The company, once part of Royal Bank of Scotland, RBS -0.79 % builds and runs the systems that allow retailers to take a customer’s card details and ensure their transaction is captured, authorized, processed and settled.
Dull, right? Yet its initial public offering in London valued Worldpay at about 33-times net profits for 2016, as forecast in pre-IPO research. In its first day of official trading on Friday, the company’s shares rose more than 10%.
OK, so the bluster around financial technology companies and especially the advent of mobile payments makes this area more sexy. But, mobile could replace other, slower forms of card payment as much as cash. Indeed, cash remains stubbornly high even in countries like the U.K., where it accounts for almost half of transactions.
Worldpay is pushing other services using its data, which could help smaller businesses keep their books more efficiently, or work out where and when they can capture the most trade. The company also helps small businesses get loans from specialists who use Worldpay’s data in credit assessments.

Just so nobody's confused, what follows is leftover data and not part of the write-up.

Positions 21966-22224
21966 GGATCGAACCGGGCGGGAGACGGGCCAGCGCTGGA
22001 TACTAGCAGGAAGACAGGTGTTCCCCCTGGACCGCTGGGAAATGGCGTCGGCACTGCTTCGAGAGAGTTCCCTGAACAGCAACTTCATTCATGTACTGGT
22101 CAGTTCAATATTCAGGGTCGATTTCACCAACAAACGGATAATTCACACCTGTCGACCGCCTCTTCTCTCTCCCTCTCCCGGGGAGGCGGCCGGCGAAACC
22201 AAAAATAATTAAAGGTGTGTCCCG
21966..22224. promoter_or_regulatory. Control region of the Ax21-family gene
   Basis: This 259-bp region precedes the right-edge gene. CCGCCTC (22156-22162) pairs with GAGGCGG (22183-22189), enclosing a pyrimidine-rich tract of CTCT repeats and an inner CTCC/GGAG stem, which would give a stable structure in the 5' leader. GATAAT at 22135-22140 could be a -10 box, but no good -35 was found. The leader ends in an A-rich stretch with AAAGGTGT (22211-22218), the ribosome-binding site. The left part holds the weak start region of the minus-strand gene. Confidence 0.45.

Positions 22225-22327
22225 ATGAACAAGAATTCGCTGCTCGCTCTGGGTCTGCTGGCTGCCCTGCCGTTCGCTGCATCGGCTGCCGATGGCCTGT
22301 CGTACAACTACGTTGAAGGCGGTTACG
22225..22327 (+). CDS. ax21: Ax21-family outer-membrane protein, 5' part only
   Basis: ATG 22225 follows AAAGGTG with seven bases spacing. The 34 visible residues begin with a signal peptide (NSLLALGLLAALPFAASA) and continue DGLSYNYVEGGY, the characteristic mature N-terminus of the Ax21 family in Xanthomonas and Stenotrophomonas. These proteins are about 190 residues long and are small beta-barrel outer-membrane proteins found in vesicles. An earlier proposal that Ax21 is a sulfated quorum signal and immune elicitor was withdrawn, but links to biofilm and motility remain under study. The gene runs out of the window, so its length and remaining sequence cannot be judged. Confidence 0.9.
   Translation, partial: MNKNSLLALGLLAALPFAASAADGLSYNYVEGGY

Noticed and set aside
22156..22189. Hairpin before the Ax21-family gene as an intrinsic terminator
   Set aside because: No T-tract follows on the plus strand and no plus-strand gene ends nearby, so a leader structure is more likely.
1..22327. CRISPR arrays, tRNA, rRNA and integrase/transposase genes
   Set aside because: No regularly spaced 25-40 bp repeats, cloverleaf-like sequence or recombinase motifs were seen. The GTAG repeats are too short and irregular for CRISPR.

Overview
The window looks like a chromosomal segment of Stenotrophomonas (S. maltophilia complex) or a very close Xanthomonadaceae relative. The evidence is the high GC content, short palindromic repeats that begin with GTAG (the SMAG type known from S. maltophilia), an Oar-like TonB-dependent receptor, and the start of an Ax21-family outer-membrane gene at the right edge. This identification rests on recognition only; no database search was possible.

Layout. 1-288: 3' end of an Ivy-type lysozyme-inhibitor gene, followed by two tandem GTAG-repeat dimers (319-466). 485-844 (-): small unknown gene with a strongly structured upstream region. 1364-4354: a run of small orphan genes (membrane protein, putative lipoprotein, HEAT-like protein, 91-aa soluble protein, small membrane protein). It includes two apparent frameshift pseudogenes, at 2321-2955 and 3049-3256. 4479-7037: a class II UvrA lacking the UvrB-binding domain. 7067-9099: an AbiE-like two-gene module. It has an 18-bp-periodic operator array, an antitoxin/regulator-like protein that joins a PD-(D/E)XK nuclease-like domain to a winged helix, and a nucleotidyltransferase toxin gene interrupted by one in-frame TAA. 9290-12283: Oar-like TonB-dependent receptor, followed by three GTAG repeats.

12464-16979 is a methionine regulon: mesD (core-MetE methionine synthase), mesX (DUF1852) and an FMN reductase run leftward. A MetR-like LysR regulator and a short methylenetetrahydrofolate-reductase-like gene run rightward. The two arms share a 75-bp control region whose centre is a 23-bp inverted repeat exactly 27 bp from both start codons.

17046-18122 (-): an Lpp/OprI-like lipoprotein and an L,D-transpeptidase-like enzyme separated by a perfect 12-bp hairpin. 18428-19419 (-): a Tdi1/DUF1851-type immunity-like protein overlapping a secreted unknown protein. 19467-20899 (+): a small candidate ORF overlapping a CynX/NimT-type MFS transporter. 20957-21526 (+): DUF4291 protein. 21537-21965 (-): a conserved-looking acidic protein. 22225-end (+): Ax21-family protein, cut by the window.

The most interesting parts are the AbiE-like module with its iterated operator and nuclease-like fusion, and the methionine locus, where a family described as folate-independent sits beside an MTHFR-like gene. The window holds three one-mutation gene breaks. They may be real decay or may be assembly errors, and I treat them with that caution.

These services could boost revenues and profitability over time. Still, they don’t yet seem to justify such a high multiple.
Investors in the IPO seem to be pricing Worldpay on profitability before the ongoing costs of building its own better systems, which it has been doing since being bought from RBS by private equity groups, Advent International and Bain Capital.
Strip these out and it still priced at 22-times underlying net profits forecast for 2016, or at an enterprise value that is 16 times underlying earnings before interest, tax, depreciation and amortization.
Those are high compared with U.S. payments company Vantiv, VNTV 0.39 % which trades at 12.5-times enterprise value to ebitda, according to FactSet, or next to KKR KKR 0.56 % -owned First Data which priced its U.S. IPO this week at less than 12 times.
Investors may want a piece of the “fintech” future, but they should remember not every prospect will be revolutionary.
Write to Paul J. Davies at [email protected]